The SharePoint interface provided many solutions, including: a multilingual interface, searchable grid view, views by stage of the process, and automatic version control. Plus, it allowed for rapid prototyping and agile development in a relatively short period of time. The project PI’s were pleased that it was intuitive, user-friendly, more secure, and truly streamlined the workflow. 

“SharePoint adapted to us, rather than us having to adapt to SharePoint,” expressed Strole.

While the interface solved many of the issues, it still needed adjustments, particularly when it came to the search function, and task collaboration with colleagues in France (non-NetID holders). So, the team reached out to Field Consulting for assistance.

“My goal with this [solution] was to make sure that Nick and his team had everything they needed to understand the system and be able to customize it themselves without depending on my availability,” explained Strong. “But, I’m a consultant, not an implementer. I can say here’s how to do this, but I can’t do what Darius does, which is to actually build [and customize] a database.”

Darius Summerville, former Senior IT Field consultant at Student Services IT and Lead of OnSite Student Consulting, joined the solutions team to help push the interface through this final mile. 

“It is pretty straightforward once you figure out the language behind SharePoint,” explained Summerville. “By the time that I was brought in to fix the search function and customize the filters, the SharePoint site was already done. There were just a few points of correction that needed to be made from there.”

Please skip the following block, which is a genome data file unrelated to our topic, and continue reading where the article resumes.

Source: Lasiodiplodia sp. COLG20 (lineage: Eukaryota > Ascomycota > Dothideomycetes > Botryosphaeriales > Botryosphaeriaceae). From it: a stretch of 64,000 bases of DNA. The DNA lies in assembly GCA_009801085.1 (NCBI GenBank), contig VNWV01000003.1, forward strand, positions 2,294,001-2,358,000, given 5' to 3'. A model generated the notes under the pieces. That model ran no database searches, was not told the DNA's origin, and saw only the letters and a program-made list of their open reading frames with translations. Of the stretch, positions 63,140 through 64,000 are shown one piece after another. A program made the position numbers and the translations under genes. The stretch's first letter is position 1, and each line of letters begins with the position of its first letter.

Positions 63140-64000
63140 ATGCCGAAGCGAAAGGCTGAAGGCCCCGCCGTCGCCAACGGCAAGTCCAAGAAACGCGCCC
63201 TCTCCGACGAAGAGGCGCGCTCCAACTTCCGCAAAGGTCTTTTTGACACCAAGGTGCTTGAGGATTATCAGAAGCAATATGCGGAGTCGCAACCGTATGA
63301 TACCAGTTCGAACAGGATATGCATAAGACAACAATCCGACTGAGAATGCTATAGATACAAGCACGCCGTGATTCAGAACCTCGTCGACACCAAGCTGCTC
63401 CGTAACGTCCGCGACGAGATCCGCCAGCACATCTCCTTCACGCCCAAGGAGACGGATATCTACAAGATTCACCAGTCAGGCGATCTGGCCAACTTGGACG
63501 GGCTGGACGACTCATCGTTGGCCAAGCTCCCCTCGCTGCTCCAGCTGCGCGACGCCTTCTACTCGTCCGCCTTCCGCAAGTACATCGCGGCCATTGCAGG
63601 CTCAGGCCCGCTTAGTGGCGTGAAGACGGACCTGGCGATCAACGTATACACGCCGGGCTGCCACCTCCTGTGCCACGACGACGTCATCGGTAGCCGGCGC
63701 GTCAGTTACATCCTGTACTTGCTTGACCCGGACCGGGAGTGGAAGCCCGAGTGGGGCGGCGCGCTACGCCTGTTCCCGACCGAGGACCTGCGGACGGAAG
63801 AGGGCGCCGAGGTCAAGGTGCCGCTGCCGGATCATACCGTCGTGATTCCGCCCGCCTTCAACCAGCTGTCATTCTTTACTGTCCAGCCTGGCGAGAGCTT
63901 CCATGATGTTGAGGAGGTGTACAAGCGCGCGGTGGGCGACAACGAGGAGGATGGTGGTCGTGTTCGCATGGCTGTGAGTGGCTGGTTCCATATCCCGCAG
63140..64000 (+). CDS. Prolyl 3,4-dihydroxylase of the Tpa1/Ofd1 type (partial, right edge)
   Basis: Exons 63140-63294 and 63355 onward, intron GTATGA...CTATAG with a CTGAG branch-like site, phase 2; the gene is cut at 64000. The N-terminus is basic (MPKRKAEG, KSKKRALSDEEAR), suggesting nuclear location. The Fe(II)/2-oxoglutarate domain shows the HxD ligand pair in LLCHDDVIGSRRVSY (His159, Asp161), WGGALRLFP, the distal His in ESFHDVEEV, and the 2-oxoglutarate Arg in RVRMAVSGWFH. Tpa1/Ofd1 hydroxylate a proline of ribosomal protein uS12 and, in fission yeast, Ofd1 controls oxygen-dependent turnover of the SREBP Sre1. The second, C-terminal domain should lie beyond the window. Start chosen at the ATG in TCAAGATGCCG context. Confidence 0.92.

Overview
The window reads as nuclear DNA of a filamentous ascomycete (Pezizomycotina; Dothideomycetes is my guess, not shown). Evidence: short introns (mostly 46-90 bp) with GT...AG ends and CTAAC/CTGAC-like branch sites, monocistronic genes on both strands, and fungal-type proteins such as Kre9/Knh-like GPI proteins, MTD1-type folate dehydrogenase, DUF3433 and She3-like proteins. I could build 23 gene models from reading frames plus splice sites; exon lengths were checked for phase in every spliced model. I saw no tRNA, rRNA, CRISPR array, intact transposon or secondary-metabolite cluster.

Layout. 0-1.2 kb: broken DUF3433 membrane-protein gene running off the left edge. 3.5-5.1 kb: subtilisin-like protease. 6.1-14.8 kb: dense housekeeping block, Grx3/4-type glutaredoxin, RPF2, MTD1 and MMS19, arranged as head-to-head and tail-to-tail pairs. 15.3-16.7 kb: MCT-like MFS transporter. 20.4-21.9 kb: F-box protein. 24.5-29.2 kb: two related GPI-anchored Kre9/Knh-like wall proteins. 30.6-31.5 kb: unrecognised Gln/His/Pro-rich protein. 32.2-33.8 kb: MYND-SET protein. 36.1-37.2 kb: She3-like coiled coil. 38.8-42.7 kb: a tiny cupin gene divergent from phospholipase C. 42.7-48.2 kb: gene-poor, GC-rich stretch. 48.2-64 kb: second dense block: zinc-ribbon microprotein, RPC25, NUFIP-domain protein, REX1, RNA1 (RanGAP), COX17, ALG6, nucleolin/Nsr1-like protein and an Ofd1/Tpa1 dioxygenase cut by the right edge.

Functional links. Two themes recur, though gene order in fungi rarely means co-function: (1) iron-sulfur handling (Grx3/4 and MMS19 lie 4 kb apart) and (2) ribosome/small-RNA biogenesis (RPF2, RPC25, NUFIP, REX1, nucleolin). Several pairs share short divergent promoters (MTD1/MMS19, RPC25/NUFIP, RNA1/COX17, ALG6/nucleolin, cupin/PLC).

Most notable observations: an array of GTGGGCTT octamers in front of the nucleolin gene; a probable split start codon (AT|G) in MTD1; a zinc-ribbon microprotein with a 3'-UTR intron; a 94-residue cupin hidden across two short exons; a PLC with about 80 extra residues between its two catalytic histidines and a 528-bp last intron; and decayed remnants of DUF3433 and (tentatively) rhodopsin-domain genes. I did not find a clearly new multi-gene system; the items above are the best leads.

Using his technical experience from other research projects, along with his coding skills, Summerville was able to complete the needed customization to the interface, perfecting a system that will now allow the Corr-Proust project team to focus on their research rather than their workflow.

Thanks to a collaborative, integrated network of research support experts, and a free campus consultation service, the project team was able to keep the cost of this robust solution to under $500.

By using a consultative, low-code, and agile approach to development, the Corr-Proust research team now has a multi-lingual, multi-continental system that is largely self-maintained, with occasional adjustments from consulting staff.

To request a free research consultation for any UIUC research project at any stage in the life cycle, email

To hear Nick, Dena, and Darius talk about the project first hand, watch their video, Caffeine Break: The Corr-Proust Project.

You can also find a tutorial on their process in the video: Multilingual Content Management and the Corr-Proust Project.

Updated on September 26, 2020